"I was in the position to ask nine guys to give up one year of their lives, on their own time, to be part of this program," says Rick Kincaid, one of the first certified Campbell fire department paramedics. "It was a huge sacrifice and was 100 percent to provide better service to the citizens of Campbell. Every single one of those guys said yes, without hesitation. This vehicle represents those guys."
Kincaid, along with George Renshaw, Alan Lowder, Ray Rivero, Mike Johnson, Fred Van Hook, Fred Bailey and Garry Salmon made up Campbell's first team of paramedics. Their vehicle was Rescue 25.
It's been three years since the Campbell City Council approved the project to restore this humble vehicle that carried with it a piece of local history.
On Sept. 2009, the city council approved the restoration project of Rescue 25, a Campbell emergency vehicle that represented the first certified paramedics in Northern California.
The Friends of Rescue 25, along with community members, city employees and staff came together on Nov. 30 to witness the unveiling of the restored Rescue 25.
"This has been a long road but a fun project," say Nancy Yeager of Cupertino Body Shop.
Originally planned to take a year to restore, the organization hit some snags when rust was found and parts took longer to track down.
Friends of Rescue 25 to restore the 1974 Chevrolet pickup.
Once the funding was available, the organization chose two local businesses to help repair and restore the truck:
- Road Sport
- Cupertino Body Shop
Cupertino Body Shop and Road Sport kicked off the first phase of the project in August 2011.
"This is my home," says Clint Ralls, owner of Road Sport. "We wanted to bring something to the party."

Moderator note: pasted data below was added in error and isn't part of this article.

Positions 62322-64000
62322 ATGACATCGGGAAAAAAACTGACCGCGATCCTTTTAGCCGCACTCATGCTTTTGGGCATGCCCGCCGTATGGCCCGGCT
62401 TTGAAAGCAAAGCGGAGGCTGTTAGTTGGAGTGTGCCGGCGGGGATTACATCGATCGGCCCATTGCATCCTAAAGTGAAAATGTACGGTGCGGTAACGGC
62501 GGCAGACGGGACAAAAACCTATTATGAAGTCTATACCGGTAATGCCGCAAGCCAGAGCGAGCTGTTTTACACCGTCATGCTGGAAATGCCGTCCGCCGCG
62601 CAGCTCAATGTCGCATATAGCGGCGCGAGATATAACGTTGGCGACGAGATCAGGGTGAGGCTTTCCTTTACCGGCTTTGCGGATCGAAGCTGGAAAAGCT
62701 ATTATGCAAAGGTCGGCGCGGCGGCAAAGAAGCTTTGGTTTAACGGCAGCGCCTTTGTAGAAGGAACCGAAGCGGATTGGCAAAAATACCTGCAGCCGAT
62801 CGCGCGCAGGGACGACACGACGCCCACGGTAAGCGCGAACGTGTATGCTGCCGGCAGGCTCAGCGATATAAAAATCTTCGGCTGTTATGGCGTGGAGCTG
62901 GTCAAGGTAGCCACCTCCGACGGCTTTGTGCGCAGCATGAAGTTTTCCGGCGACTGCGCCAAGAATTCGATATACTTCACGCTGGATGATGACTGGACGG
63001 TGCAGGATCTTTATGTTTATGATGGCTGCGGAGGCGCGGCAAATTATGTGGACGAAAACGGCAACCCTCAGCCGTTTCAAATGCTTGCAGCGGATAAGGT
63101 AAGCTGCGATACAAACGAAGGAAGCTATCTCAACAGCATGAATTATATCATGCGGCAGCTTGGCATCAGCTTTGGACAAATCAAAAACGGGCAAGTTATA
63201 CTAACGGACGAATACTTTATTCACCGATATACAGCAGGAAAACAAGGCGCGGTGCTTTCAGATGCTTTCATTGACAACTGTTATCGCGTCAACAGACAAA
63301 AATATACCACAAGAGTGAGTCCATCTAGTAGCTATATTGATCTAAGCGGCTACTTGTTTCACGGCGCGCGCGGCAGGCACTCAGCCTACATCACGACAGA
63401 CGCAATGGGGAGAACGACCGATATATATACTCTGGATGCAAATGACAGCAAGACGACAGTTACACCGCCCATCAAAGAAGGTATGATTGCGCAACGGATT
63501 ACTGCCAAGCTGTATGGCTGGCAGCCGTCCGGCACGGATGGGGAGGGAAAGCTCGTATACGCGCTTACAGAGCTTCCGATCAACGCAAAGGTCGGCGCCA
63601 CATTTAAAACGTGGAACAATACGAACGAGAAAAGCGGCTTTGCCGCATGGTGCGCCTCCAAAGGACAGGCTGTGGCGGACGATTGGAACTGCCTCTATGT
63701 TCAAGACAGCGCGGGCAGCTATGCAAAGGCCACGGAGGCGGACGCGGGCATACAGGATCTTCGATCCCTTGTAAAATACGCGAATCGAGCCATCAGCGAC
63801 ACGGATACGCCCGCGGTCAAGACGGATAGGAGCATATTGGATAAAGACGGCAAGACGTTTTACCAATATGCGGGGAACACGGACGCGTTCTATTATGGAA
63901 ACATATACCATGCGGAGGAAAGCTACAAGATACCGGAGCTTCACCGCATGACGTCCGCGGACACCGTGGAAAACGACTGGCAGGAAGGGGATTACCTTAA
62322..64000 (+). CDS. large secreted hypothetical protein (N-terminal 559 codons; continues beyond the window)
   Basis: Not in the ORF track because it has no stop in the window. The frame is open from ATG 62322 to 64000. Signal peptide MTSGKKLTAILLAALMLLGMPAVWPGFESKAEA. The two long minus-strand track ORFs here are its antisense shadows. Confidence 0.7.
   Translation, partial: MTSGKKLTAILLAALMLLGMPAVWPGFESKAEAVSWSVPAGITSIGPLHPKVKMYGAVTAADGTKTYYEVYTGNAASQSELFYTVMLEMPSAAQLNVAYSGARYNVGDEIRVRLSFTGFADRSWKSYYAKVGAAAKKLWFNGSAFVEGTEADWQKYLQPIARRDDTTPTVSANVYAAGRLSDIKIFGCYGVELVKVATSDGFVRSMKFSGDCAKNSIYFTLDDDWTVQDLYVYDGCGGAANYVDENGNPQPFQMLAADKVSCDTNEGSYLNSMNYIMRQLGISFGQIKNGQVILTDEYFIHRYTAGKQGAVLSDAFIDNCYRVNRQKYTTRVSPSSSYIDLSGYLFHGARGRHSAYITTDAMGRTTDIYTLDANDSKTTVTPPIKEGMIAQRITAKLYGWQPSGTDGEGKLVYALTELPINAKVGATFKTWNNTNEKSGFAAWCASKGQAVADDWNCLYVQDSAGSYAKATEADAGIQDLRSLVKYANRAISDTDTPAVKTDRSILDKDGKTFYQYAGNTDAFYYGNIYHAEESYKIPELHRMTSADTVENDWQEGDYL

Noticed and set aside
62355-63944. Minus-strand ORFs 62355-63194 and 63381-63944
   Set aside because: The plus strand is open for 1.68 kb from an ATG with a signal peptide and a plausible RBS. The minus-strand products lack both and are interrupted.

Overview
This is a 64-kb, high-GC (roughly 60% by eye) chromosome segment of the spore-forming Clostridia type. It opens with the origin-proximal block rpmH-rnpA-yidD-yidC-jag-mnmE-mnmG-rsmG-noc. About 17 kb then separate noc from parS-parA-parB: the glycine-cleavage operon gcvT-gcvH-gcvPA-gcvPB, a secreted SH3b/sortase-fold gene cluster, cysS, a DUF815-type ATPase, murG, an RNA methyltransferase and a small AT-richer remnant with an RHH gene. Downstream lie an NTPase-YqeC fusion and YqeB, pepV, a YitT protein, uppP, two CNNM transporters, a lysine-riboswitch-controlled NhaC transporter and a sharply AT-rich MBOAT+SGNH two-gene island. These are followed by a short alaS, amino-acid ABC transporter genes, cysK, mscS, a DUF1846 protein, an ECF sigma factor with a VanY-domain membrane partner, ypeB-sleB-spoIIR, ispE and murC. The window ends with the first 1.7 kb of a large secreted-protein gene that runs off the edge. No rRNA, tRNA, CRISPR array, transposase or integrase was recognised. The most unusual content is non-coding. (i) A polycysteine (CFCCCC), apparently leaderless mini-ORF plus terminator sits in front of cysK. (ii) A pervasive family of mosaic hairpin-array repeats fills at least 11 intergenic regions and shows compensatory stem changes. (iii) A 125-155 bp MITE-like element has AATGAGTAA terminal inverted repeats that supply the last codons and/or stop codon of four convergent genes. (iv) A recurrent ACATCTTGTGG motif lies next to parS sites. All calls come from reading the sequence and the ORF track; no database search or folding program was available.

The local businessman first got involved with the project with a donation and then offered his labor and time.
The car was turned on at about 12:30 a.m. and when it did, Ralls says the effect was powerful.
"All of us looked at each other and got goosebumps," he says. "It just breathed back to life. It's been a love affair for all of us. There's a piece of each of us in this car now."
Rock Bottom Brewery also played an important role in the restoration project with its fundraising efforts.
"Rock Bottom was instrumental in raising money for us," says Al Lowder, speaker at the Nov. 30 event. "Thank goodness for all the firefighters guzzling that Fire Chief Ale!"
Rescue 25 will be kept by the Campbell Historical Museum to be used in community events such as parades and festivals as well as an educational tool.
The restored Rescue 25 truck will be on display the night of the next Campbell City Council meeting, Dec. 4 from 6:30-7:30 p.m.
The truck will then move to Sonoma Chicken Coop at 8:00 p.m. and will be there until 10:00 p.m. A no-host get-together will take place during that time with food, drinks and conversations with all involved as well as fire photos from the 1970s and fire equipment on display.